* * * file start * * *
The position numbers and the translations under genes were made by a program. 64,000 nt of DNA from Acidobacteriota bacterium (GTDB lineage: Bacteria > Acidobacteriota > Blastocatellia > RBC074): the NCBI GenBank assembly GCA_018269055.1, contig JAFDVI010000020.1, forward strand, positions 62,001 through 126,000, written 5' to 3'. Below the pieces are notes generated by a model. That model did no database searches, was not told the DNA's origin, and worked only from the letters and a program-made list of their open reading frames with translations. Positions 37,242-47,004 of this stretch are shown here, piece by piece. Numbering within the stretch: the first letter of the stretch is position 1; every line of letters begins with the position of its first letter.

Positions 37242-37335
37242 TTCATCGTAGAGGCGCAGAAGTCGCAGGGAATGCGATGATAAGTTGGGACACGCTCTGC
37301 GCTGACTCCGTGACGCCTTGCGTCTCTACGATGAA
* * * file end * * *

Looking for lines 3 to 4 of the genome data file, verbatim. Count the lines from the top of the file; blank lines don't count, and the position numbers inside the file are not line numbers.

37242 TTCATCGTAGAGGCGCAGAAGTCGCAGGGAATGCGATGATAAGTTGGGACACGCTCTGC
37301 GCTGACTCCGTGACGCCTTGCGTCTCTACGATGAA